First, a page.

Banking M&A Digest #22

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My weekly summary notes on banking and financial services - 

by Aivars Jurcans

Done and Done

Admiral Group, a UK insurer, in partnership with Mapfre SA, another insurer, and Oakley Capital, a private equity firm, have acquired Acierto, a Spanish digital broker. Admiral and Mapfre will collectively retain majority ownership in the JV which will combine the operations of Acierto and Rastreator Comparador Correduria de Seguros, Admiral’s own broker.

Source: Reuters

Deals on the Table

A fund financed by Italian banks may participate in a cash call under the rescue plan for Carige, an Italian lender, developed by BlackRock, a US asset manager. Carige which has been put under temporary administration by the ECB is said to have a capital shortfall of EUR 630 million.

Source: Reuters

Allianz, a German insurer, is said to be in advanced talks to buy Legal & General’s UK home insurance business. The potential deal value is estimated at GBP 240 million.

Source: Reuters, Financial Times

OTP, a Hungarian lender, is said to be interested to acquire either Addiko Bank unit (an Austrian-owned lender with 4.5% market share) or Raiffeisen Bank unit (another Austrian-owned bank with 8% market share) in Croatia. After the acquisition of Splitska Banka OTP controls c.10% of the Croatian market.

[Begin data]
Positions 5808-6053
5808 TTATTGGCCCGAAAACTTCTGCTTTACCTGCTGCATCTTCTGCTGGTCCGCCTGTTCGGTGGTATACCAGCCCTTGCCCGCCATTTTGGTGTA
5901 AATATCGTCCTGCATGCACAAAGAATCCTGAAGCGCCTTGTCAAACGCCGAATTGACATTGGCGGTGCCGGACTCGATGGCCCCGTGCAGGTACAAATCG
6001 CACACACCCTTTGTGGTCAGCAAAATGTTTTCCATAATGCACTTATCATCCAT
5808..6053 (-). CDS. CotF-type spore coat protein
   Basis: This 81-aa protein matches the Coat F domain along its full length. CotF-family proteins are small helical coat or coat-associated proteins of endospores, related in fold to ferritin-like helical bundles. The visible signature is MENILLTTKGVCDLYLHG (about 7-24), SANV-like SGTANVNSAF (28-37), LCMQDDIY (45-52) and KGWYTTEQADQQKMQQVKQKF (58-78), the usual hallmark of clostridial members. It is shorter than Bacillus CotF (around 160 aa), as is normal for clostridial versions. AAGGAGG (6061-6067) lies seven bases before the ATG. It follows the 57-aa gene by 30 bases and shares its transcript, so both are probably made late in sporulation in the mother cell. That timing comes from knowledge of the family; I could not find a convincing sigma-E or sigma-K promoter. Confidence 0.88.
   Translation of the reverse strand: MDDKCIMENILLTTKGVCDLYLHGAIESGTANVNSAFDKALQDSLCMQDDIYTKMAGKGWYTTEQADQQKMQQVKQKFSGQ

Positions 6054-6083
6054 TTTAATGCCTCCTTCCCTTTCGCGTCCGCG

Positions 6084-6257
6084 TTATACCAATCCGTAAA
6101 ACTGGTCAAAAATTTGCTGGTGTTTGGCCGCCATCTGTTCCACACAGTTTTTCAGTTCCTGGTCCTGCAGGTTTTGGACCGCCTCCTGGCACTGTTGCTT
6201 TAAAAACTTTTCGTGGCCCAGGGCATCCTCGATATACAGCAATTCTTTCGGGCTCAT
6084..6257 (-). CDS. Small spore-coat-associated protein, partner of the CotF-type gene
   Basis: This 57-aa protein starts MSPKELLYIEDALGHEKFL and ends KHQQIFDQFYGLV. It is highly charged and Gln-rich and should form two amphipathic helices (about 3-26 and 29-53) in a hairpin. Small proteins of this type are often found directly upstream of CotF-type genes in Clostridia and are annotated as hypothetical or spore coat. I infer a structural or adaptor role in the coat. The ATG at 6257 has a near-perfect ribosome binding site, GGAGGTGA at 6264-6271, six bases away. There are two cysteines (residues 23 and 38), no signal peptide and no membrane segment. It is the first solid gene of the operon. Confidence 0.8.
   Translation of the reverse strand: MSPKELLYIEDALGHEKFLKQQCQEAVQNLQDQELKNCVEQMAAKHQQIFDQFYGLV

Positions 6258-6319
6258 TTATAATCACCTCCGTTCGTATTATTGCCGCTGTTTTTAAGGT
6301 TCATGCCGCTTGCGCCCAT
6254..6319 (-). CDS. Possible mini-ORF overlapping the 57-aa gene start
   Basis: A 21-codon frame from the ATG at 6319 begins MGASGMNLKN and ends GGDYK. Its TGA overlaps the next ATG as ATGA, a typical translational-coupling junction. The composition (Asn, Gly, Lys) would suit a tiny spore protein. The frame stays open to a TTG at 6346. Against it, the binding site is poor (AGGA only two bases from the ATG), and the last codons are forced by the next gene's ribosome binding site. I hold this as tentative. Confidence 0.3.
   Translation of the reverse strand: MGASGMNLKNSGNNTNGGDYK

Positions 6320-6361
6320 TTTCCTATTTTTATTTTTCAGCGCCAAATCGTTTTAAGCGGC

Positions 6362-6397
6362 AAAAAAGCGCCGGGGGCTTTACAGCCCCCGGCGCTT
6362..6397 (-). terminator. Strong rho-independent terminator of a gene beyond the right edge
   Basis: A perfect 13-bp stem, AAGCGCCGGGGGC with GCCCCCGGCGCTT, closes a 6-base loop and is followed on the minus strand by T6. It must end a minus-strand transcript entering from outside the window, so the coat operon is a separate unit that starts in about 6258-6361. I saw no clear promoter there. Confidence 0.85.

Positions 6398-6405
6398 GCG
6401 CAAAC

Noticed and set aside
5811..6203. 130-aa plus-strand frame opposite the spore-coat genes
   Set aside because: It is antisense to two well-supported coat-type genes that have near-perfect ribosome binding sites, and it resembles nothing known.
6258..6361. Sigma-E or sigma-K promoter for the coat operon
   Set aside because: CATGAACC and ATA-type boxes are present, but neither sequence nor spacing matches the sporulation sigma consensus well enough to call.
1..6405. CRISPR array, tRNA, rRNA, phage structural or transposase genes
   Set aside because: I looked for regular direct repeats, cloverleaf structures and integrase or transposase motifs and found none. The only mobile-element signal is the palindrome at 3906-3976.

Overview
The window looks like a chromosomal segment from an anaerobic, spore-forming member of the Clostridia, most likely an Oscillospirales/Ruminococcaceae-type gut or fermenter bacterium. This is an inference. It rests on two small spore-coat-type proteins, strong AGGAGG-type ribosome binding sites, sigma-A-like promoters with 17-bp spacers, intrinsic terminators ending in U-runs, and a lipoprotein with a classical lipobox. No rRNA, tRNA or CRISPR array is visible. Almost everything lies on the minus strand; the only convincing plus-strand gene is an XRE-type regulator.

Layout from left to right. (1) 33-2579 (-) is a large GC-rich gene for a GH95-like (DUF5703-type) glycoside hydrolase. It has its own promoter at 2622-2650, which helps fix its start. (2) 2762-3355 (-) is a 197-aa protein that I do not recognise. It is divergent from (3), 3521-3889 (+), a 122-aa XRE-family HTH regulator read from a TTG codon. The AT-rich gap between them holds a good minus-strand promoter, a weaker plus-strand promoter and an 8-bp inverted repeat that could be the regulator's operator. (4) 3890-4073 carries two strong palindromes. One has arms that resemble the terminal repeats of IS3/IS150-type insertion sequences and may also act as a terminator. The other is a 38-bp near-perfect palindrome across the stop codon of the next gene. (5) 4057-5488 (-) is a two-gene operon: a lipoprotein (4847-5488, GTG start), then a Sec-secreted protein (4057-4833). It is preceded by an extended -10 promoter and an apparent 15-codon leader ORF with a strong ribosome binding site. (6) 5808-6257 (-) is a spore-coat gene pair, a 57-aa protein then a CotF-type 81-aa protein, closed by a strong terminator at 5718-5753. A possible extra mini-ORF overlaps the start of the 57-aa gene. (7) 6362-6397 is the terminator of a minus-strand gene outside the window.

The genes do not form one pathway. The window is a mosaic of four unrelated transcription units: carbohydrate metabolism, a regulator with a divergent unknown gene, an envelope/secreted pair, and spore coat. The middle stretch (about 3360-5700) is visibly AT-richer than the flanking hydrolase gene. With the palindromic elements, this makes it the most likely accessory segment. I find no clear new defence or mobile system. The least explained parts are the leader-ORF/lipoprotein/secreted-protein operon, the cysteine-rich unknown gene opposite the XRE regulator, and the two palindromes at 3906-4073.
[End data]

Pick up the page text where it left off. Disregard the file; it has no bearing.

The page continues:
Source: Reuters

Deutsche & Commerzbank: Single Again

Fierce resistance from Deutsche Bank’s corporate customers is said to be “the straw that broke the camel’s back” and resulted in calling off the merger talks with Commerzbank. Deutsche estimated that the revenue loss from leaving customers could be as high as EUR 1.5 billion.

Source: Bloomberg

Thus Spoke the Markets

Metro Bank’s, a UK lender, net interest margin fell from 1.76% as at the end of 2018 to 1.64% in Q1. It claims that its non-performing loans make up just 0.18% of the portfolio.

Source: Financial Times

Allied Irish Bank reported a EUR 1.3 billion, or 21%, reduction in non-performing loans in Q1 to EUR 4.8 billion, or 7.6% of gross loans. The bank’s target is to reach the milestone of c.5% by the end of 2019.

Source: Financial Times